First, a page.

When I explain this entire process to people, I often get asked one of two questions, sometimes both at the same time. 

1. Isn't it hard to write / edit with so many people reading your book and giving you different ideas? 

Not for me. I was lucky in that almost all of my CPs and beta readers pointed out the same issues, and their reactions tended to be similar. There was only one big plot point later in the series that I had CPs majorly disagree on. Some loved it. Others downright hated it. Hahaha. (I totally kept it in the series, by the way.) 

But here's the thing about working with CPs and beta readers -- you're still the author, and ultimately, it's YOUR choice what to do with the book. If you wholeheartedly disagree with feedback you've been given, simply ignore it. Just because one reader suggests it doesn't mean you have to agree with it or make changes to the book. Learn to pick and choose what works for you and the story you're creating. 

2. Holy cow! How much did all this cost you? Editors aren't cheap!

Nothing! I have not paid a single penny toward edits. Now, I realize this is not the norm, and I am extremely blessed to have the skills and connections that I do. You're probably wondering how I managed this, and it's quite simple, really -- I traded my time and skills. 

I have longstanding relationships with my CPs, and it's a mutually beneficial arrangement. They read for me, and I read for them; or I help brainstorm or whatever else they may need my help with. Every single time I ask someone to beta read, I offer to return the favor any time they need it.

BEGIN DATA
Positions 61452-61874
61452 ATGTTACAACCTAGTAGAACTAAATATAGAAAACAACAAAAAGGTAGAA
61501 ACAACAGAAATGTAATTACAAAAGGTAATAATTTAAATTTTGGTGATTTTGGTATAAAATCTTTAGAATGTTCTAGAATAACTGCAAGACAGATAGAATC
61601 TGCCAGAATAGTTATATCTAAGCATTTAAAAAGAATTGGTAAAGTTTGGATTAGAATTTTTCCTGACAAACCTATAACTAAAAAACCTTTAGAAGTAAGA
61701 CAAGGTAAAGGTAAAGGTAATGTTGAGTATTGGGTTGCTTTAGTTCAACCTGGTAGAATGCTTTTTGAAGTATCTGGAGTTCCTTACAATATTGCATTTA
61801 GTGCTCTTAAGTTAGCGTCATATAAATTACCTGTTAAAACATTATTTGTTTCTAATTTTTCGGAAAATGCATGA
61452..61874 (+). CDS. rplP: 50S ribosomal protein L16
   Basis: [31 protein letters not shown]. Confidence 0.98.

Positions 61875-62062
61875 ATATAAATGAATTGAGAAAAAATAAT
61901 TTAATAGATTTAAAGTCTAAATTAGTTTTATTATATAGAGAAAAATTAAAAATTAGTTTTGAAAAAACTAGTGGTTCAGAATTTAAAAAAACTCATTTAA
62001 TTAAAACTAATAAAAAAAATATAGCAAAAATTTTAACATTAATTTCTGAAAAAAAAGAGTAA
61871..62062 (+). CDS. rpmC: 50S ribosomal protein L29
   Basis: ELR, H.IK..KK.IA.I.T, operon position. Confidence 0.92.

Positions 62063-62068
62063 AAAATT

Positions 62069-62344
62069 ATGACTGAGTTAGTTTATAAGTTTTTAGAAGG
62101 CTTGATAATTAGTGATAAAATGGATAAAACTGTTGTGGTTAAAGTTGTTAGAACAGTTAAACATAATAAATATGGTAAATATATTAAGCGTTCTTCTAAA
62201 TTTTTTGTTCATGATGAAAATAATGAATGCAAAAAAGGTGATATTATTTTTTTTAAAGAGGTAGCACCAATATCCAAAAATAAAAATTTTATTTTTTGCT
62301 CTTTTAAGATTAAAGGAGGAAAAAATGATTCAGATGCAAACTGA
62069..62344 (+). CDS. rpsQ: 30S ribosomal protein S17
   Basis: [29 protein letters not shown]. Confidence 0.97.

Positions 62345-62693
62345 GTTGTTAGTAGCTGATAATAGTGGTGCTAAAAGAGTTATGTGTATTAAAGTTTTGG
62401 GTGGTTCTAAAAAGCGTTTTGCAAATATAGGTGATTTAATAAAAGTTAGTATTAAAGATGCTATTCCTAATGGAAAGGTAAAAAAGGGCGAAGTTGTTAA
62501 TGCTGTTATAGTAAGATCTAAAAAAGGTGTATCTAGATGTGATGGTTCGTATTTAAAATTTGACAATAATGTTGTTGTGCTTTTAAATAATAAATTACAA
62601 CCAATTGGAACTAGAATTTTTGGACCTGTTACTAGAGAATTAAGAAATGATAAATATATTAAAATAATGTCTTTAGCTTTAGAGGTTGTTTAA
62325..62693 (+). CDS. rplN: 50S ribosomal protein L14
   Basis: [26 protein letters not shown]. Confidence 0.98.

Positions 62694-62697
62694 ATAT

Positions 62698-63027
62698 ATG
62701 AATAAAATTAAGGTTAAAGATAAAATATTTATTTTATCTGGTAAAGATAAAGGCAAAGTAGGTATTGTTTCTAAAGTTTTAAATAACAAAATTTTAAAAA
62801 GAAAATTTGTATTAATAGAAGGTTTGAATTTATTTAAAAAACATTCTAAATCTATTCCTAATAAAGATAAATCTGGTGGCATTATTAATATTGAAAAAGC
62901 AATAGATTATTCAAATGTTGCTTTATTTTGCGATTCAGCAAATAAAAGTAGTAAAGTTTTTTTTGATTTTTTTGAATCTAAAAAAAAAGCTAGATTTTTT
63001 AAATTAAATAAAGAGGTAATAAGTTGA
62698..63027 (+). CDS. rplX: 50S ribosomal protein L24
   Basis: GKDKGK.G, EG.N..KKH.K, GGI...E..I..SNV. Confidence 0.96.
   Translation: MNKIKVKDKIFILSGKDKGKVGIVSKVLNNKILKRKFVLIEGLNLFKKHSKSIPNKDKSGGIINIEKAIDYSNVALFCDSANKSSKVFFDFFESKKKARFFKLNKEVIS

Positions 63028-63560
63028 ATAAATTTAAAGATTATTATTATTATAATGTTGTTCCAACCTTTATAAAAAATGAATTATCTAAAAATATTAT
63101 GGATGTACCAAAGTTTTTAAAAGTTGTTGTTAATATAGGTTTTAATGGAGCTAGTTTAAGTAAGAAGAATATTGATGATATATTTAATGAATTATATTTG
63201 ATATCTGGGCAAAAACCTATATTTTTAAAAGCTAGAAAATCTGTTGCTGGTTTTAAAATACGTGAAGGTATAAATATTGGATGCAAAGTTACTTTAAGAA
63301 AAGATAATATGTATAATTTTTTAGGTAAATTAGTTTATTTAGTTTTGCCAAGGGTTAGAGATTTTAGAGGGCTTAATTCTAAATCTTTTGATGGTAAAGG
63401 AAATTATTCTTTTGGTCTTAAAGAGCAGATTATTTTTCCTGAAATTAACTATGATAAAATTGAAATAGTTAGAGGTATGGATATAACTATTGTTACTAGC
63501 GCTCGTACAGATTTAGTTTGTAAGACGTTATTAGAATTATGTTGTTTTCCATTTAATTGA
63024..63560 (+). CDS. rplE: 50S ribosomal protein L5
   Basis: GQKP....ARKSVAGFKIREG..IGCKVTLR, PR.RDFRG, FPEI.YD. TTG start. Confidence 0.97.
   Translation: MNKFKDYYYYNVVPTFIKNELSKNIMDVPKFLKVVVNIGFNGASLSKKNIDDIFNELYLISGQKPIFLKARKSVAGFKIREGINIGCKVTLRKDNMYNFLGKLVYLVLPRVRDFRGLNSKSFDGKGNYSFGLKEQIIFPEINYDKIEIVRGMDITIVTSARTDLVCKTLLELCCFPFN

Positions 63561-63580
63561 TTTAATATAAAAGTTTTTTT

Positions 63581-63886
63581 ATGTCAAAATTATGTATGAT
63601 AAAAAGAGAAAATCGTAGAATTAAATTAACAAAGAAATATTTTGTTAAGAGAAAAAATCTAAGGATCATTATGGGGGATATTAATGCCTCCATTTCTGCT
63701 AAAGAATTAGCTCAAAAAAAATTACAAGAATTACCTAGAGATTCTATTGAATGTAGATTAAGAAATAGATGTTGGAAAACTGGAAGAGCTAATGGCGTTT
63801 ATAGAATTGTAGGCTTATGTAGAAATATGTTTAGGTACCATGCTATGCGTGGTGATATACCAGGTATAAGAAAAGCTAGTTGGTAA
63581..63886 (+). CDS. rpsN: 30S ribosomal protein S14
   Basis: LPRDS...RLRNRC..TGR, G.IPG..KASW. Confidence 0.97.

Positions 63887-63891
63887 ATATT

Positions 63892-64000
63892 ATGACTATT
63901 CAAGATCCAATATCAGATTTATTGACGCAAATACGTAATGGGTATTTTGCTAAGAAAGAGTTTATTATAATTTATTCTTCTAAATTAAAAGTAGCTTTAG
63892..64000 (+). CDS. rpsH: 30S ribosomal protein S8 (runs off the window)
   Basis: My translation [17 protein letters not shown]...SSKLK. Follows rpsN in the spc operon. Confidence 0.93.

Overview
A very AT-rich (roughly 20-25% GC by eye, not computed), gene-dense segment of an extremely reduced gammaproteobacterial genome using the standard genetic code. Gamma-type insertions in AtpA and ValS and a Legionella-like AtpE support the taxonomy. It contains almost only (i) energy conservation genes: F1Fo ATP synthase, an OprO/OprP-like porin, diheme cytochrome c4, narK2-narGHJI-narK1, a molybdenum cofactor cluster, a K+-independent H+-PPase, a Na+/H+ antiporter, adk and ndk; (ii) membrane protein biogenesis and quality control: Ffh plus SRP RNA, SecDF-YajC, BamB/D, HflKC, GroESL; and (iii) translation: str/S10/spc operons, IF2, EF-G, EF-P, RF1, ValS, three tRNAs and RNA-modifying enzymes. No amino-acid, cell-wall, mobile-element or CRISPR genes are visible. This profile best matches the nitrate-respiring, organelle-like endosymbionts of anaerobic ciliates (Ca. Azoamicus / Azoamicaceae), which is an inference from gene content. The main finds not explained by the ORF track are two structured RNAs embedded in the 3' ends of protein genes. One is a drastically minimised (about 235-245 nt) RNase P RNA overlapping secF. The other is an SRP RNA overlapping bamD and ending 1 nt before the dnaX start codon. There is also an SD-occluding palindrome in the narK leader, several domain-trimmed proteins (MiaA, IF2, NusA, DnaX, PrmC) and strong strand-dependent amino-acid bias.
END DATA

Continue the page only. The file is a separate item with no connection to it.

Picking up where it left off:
As for my actual editor, she's a close friend of mine who has worked as a professional editor for years, and again, we traded services. For every MS of mine that she edits, I edit one of hers in return. It's been working out really well, and the money I save on edits I can redirect to other things, like swag and marketing. 

I realize not everyone has the ability to trade editing services, and that's okay. You can always offer to beta read in exchange for edits. Or, if you're good at other things -- cover design, making teasers, book formatting, marketing, etc., offer those services in exchange for edits. Having embarked on this self-publishing journey, I realize how expensive it can be, and I'm always willing to trade-off with other authors. I'm sure there are others out there like me, too. It can never hurt to ask, right? 

Be sure to come back next week. I'll be talking about working with my cover artist and how we branded the entire series. 


Got questions? 

Drop them in the comments!